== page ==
Student Voice


October 5, 2022


Unknown Precip


Videoclip reveals unsettling truths about media in the U.S.

April 11, 2018

Around two weeks ago, a videoclip started circulating social media that painted a chilling picture of modern television news.

In the video, dozens of TV stations from around the U.S. read from a script that had been handed to them from their owners, the Sinclair Broadcast Group. Sinclair owns or operates nearly 200 television stations in the U.S., and the videoclip compiled dozens of news anchors from different stations reading aloud the exact same story. The anchors sounded robotic in their delivery of the message, and this effect was compounded when the clips were spliced together and laid on top of one another.

This videoclip only scratches the surface of the problems that have been plaguing news stations across the country for the past several years. Things have been especially bad ever since the arrival of the Trump administration and the “fake news” message that President Trump has publicly embraced.

According to, which originally put together the video, “Employees at local news stations across the country say it’s frustrating being forced to ignore real local news in favor of propaganda that smears other media outlets.”

Sinclair owns affiliates for bigger TV networks like CBS, Fox, NBC and ABC. It also owns many smaller, more local stations, the closest of which is a station based in the Twin Cities called The CW. Their control has slowly expanded over the stations that they own to the point where they’ve begun to alter content.

Reports say that nearly 50 percent of a station’s total newscast is made up of news packages written and produced by Sinclair, many of which have a right-leaning political connotation. This only leaves about 30 percent of the news cast for local stories, with the additional 20 percent being made up of national wire stories. Using this corporate content isn’t optional, and news producers can face legal and financial penalties if they deviate from the pre-made packages.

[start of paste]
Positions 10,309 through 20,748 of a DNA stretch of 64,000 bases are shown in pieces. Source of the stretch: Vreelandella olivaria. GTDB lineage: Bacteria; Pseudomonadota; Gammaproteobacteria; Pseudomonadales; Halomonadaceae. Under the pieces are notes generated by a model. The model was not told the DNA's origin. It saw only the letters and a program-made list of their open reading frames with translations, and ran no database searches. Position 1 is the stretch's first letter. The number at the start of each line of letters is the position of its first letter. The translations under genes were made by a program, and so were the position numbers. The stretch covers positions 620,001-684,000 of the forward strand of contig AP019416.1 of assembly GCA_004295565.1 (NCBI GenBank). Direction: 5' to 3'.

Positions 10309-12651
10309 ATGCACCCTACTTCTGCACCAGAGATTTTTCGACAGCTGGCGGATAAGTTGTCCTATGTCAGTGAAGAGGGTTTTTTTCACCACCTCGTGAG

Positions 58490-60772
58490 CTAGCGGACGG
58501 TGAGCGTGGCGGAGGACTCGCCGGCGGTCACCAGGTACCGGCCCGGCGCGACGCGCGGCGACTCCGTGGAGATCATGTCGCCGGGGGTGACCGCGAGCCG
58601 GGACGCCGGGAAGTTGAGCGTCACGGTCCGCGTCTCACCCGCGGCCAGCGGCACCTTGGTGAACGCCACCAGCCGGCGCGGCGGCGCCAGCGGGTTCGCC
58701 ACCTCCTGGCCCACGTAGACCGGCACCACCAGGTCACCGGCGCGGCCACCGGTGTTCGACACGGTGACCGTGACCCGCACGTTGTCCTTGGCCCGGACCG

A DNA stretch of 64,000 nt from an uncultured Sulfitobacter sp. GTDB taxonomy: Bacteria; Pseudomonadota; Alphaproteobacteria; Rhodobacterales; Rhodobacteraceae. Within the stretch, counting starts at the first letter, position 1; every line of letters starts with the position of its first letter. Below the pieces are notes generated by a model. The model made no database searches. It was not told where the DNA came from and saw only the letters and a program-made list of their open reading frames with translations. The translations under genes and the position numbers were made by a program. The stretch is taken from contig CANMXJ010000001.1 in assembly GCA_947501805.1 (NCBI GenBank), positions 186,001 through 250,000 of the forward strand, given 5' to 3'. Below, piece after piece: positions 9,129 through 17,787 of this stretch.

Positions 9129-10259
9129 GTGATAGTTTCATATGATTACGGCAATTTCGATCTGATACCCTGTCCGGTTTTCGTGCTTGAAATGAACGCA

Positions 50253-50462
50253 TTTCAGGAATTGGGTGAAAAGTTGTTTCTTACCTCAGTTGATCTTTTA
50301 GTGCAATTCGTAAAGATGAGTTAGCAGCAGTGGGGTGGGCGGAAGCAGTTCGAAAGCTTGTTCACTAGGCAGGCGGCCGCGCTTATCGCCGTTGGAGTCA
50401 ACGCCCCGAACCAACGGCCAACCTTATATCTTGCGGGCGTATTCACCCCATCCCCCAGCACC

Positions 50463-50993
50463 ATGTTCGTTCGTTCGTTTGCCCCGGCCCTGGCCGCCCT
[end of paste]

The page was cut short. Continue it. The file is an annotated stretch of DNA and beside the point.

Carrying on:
This is bad for journalism for a couple reasons. First, this clearly leaves an imbalance in the amount of local news coverage “local” news stations are providing to their viewers. Reporting on events and issues that are ongoing in the community get less coverage than they should, and viewers are robbed of news that could directly affect them.

On a grander scale, this trend is seriously damaging the reputation of journalism as a whole. The impression that the public gets from these forced messages is that the media is a corporation that does not genuinely investigate, report and protect democracy. In reality, it is a case where the reporters are as frustrated as the public that they are not able to do their job properly.

It’s a difficult problem to address because it is so systematically ingrained in our news media. However, the way to combat it is to give support to the small, local news organizations that have managed to stay independent of big corporations like Sinclair.

Citizens should be fully aware of this situation. They should also be aware that responsibility for it is not solely on the media. For a democracy to function properly, news makers should be separate from the corporations and political leaders they are supposed to keep an eye on.